A sample preparation protocol for quantification of radiolabeled nucleoside incorporation into DNA by accelerator mass spectrometry

Sang Soo Hah, Janna M. Mundt, Esther A. Ubick, Ken W Turteltaub, Jeffrey Gregg, Paul Henderson

Research output: Contribution to journalArticle

8 Scopus citations

Abstract

A general protocol is described for measuring the incorporation of radiocarbon-labeled 2′-deoxynucleosides into DNA using accelerator mass spectrometry (AMS). This technology provides attomole (10-18 mol) sensitivity, with detection limits for DNA analysis in the range of one 14C atom per 1011-1012 total carbons. In practice this corresponds to approximately 1 labeled nucleoside per 1011 normal bases. A key aspect of the method is the use of precautions aimed at prevention of artifactual DNA oxidation during the sample preparation by the use of antioxidants and chaotropic salts during the DNA isolation. In principle, any type of appropriately labeled nucleoside derivative can be studied using the described protocol, provided that there is incorporation of the deoxynucleoside into DNA. We demonstrated this protocol using MCF-7 human breast cancer cells and a mouse model for mammary carcinoma, which we dosed with 14C-labeled 2′-deoxyguanosine (dG) and 14C-labeled 7,8-dihydro-8-oxo-2′-deoxyguanosine (8-oxodG). The nucleoside 8-oxodG is a ubiquitous compound that forms in cells by the reaction of dG with reactive oxygen species which has been associated with numerous disease, carcinogenesis and aging. DNA from cells treated with 14C-labeled nucleosides was isolated and prepared for analysis by AMS in order to measure the DNA-bound radioactivity. The method allows the generation of reliable and sufficient yields of pure DNA from human cells and animal tissues for analysis of radiocarbon levels. Ultimately, this protocol will be applied to understanding the role of modified nucleoside incorporation into DNA in cancer initiation and progression, but could also be used to study any DNA metabolism process where 14C-labeled nucleosides are used.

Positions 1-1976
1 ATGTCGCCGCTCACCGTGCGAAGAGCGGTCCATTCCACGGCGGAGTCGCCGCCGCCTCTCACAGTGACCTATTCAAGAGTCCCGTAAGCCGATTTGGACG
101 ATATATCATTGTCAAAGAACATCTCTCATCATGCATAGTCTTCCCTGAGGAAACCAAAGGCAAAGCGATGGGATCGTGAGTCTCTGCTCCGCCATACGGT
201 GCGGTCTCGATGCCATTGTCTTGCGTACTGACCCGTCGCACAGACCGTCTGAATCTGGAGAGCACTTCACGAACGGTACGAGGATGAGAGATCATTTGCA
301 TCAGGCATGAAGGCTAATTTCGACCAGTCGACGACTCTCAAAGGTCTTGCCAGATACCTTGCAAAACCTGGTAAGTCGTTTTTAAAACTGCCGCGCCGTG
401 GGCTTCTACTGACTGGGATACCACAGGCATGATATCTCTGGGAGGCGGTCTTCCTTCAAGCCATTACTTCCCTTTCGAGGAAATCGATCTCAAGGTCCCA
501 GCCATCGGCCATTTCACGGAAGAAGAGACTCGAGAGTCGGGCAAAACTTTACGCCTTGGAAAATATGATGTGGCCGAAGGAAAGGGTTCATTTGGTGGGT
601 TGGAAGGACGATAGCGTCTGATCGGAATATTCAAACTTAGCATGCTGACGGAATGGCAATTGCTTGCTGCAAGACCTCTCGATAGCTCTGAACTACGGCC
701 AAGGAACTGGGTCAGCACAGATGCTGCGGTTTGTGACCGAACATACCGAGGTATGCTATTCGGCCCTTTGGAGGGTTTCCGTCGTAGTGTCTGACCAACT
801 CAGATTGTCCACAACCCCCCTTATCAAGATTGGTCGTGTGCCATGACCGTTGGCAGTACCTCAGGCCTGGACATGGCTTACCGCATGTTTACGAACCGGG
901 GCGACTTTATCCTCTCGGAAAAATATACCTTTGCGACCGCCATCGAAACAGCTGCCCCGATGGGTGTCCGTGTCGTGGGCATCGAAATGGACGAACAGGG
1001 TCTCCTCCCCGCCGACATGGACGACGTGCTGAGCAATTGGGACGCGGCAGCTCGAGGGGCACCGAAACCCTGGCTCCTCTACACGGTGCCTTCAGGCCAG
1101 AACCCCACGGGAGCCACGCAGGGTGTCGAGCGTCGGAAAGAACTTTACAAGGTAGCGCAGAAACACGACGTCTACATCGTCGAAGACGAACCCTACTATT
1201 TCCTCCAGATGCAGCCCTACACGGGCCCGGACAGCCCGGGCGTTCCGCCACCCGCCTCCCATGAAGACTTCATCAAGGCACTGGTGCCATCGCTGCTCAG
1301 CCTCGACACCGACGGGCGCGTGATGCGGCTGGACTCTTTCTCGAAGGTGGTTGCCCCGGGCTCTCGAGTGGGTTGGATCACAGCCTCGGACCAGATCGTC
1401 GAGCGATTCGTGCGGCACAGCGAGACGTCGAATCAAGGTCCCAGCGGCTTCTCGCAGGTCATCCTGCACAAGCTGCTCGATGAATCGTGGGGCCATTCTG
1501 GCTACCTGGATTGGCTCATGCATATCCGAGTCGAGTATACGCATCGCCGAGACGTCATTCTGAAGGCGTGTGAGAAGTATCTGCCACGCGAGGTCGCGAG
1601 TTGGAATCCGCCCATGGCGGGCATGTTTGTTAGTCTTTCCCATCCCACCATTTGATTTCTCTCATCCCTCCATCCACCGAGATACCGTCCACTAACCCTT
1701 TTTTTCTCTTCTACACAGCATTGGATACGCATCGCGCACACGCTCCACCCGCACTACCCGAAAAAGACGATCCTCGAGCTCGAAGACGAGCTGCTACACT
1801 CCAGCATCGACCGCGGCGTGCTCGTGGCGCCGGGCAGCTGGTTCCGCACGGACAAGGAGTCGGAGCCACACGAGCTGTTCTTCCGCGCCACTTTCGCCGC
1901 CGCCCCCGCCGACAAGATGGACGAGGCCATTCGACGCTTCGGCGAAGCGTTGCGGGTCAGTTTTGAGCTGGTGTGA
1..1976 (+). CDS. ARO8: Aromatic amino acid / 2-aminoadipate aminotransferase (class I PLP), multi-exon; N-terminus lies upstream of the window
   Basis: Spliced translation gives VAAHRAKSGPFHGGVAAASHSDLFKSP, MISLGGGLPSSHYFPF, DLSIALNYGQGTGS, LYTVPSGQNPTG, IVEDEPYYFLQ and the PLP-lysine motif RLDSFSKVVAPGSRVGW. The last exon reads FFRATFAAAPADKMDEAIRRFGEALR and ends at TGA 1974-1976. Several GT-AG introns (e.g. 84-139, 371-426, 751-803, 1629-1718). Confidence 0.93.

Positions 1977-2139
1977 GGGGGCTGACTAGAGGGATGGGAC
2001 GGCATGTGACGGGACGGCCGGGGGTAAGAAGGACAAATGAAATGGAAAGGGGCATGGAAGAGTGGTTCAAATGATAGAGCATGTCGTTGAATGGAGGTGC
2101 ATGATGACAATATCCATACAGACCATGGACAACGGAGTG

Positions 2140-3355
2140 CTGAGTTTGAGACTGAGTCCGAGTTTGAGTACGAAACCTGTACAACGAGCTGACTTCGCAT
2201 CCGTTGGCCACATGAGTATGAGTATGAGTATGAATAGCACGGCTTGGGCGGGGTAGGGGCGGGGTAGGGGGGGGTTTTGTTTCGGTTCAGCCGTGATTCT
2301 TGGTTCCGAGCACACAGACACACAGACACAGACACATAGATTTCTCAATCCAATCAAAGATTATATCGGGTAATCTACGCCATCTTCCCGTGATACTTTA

Original languageEnglish (US)
Pages (from-to)763-766
Number of pages4
JournalNuclear Instruments and Methods in Physics Research, Section B: Beam Interactions with Materials and Atoms
Volume259
Issue number1
DOIs
StatePublished - Jun 2007

Keywords

  • Accelerator mass spectrometry (AMS)
  • Carbon-14
  • DNA damage
  • DNA digestion
  • DNA isolation
  • Nucleoside incorporation

ASJC Scopus subject areas

  • Surfaces, Coatings and Films
  • Instrumentation
  • Surfaces and Interfaces

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